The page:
Full-text · Article · Aug 2014 · Evidence-based Complementary and Alternative Medicine
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    • "In particular, this fungus is widely used in traditional medicine to treat chronic gastritis, acute gastroenteric catarrh, gastric atony, oedema, nephrosis, dizziness, nausea, and emesis [16,17]. Many previous studies have indicated that its extracts and components have a variety of biological activities such as anti-fungal and anti-bacterial [18], antioxidant [19-21], neuroprotective [22], anti-hypertonic [23], anti-inflammatory [17,24-26], anti-angiogenic [27,28], and anti-cancer effects [29,30]. However, the claimed benefits and their action mechanisms are not fully understood. "
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    ABSTRACT: Poria cocos Wolf, a medicinal fungus, is widely used in traditional medicines in East Asian countries owing to its various therapeutic potentials. Although several studies have demonstrated the anti-inflammatory activity of this fungus, its underlying mechanisms have not yet been clearly defined. In the present study, we have demonstrated the anti-inflammatory effects of ethanol extract of P. cocos (EEPC) in lipopolysaccaride (LPS)-stimulated RAW 264.7 macrophages. As inflammatory parameters, the productions of nitric oxide (NO), prostaglandin E2 (PGE2), interleukin (IL)-1beta and tumor necrosis factor (TNF)-alpha were evaluated. We also examined the EEPC's effect on the nuclear factor-kappaB (NF-kappaB) signaling pathway. Our results indicated that EEPC exhibits a potent inhibitory effect on NO production and inhibits PGE2 release in LPS-induced macrophages without affecting cell viability. EEPC also significantly attenuated LPS-induced secretion of inflammatory cytokines IL-1beta and TNF-alpha. Additionally, LPS-induced expression of inducible NO synthase (iNOS), cyclooxygenase (COX)-2, IL-1beta, and TNF-alpha was decreased by pre-treatment with EEPC at the transcriptional level. Moreover, EEPC clearly inhibited LPS-induced nuclear translocation of NF-kappaB p65 subunits, which correlated with EEPC's inhibitory effects on inhibitor kappaB (IkappaB) degradation. Moreover, EEPC clearly suppressed the LPS-induced DNA-binding activity of NF-kappaB, as well as the nuclear translocation of the NF-kappaB p65, which correlated with EEPC's inhibitory effects on inhibitor kappaB (IkappaB) degradation. Taken together, our data indicates that EEPC targets the inflammatory response of macrophages via inhibition of iNOS, COX-2, IL-1beta, and TNF-alpha through inactivation of the NF-kappaB signaling pathway, supporting the pharmacological basis of P. cocos as a traditional herbal medicine for treatment of inflammation and its associated disorders.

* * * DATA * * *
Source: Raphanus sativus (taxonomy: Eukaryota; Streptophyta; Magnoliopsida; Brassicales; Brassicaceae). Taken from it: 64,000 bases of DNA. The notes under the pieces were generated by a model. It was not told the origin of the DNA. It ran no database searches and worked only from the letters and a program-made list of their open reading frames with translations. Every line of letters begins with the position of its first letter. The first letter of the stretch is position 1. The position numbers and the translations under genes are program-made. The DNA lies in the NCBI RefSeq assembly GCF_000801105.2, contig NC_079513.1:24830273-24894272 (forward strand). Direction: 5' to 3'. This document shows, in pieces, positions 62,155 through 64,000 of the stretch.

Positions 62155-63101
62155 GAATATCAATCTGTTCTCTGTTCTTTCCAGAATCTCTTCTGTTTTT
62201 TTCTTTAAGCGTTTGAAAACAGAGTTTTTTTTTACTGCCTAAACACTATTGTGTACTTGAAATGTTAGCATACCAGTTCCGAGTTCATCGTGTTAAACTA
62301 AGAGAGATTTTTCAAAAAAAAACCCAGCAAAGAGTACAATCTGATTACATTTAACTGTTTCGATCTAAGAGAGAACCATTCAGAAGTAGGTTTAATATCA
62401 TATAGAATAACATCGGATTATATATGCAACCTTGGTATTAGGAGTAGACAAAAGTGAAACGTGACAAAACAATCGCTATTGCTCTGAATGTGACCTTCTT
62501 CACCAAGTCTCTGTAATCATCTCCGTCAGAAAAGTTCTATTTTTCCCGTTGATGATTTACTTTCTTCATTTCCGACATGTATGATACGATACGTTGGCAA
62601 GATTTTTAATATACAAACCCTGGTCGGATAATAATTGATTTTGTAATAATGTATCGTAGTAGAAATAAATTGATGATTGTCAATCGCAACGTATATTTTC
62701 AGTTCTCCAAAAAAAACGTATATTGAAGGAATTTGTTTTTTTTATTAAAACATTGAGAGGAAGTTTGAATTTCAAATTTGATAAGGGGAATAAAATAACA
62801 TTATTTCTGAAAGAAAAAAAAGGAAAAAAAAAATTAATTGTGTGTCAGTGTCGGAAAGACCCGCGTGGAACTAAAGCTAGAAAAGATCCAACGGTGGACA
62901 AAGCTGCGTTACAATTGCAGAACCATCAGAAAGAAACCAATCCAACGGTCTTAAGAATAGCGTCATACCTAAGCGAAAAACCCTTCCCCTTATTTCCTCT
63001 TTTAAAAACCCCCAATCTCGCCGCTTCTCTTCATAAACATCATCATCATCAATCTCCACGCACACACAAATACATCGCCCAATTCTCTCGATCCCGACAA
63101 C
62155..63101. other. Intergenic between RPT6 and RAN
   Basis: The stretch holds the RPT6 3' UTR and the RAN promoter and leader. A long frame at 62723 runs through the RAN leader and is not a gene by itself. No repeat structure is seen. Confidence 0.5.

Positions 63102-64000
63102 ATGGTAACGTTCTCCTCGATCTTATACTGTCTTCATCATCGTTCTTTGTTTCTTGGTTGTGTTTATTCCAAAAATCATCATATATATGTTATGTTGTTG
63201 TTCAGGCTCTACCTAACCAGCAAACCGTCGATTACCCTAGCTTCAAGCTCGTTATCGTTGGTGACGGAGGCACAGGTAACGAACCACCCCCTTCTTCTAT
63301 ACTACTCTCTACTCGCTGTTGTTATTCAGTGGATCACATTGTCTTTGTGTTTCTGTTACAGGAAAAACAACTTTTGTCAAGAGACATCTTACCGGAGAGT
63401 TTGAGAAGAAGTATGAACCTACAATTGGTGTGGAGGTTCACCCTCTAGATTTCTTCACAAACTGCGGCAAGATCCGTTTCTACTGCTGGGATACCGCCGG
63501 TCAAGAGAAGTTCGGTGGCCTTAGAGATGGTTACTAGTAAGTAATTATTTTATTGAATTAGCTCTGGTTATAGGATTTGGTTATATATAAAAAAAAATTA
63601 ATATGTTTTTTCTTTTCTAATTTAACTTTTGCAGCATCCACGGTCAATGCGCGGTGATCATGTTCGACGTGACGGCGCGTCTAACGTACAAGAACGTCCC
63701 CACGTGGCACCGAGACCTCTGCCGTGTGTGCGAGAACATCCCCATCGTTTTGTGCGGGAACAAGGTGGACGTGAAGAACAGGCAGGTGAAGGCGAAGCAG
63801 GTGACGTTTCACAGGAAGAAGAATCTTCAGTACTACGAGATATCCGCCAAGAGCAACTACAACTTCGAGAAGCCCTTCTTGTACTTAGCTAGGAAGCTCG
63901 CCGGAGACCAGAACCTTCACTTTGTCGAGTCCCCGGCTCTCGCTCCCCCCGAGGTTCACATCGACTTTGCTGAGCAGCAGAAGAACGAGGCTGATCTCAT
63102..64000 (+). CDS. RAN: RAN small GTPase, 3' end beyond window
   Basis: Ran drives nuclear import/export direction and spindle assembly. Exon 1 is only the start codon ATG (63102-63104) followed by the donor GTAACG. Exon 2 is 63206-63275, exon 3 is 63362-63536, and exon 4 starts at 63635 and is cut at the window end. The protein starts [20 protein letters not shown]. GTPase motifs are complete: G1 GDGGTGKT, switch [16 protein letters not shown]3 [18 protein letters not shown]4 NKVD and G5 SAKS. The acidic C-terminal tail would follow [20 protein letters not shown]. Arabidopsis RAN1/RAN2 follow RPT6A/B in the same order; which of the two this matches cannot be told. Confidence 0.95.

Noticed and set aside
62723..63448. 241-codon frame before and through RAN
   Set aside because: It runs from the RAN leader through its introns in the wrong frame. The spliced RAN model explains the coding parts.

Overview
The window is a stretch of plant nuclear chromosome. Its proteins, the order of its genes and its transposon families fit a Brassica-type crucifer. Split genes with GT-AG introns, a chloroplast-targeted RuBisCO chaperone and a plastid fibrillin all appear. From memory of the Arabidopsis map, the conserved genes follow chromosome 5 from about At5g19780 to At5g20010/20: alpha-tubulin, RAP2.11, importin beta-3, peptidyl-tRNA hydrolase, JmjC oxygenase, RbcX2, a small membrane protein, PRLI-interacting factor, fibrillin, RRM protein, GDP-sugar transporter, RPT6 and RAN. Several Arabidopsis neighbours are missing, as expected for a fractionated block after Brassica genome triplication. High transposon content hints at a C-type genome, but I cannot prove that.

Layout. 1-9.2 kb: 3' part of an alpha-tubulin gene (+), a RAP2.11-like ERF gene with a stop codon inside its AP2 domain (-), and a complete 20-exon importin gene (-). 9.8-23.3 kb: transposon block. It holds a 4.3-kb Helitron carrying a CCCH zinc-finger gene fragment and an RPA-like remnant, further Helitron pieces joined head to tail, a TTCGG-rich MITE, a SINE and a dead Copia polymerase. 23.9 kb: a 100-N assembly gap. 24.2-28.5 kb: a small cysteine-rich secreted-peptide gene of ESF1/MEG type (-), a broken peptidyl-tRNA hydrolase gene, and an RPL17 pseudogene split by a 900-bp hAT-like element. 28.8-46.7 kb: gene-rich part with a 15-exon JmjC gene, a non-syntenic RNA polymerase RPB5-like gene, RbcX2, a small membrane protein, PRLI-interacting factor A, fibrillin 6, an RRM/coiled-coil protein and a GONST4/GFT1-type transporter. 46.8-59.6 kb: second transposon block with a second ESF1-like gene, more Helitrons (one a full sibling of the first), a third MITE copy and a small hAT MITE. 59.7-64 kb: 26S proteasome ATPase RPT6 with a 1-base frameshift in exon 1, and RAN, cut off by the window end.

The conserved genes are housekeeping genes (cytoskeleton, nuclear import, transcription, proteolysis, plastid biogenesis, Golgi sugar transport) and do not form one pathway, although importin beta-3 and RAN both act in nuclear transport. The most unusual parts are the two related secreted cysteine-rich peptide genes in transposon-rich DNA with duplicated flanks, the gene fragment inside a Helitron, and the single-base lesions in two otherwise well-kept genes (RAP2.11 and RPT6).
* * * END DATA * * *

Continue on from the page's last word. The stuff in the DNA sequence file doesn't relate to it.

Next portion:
Full-text · Article · Mar 2014 · BMC Complementary and Alternative Medicine